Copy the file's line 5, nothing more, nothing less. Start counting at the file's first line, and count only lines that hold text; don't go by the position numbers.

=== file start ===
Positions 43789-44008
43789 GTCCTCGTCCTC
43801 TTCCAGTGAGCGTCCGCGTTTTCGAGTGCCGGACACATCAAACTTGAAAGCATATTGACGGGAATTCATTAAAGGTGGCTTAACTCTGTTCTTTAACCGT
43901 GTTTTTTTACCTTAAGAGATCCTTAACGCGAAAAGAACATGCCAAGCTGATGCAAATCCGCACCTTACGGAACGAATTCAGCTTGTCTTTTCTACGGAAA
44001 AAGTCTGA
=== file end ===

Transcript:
44001 AAGTCTGA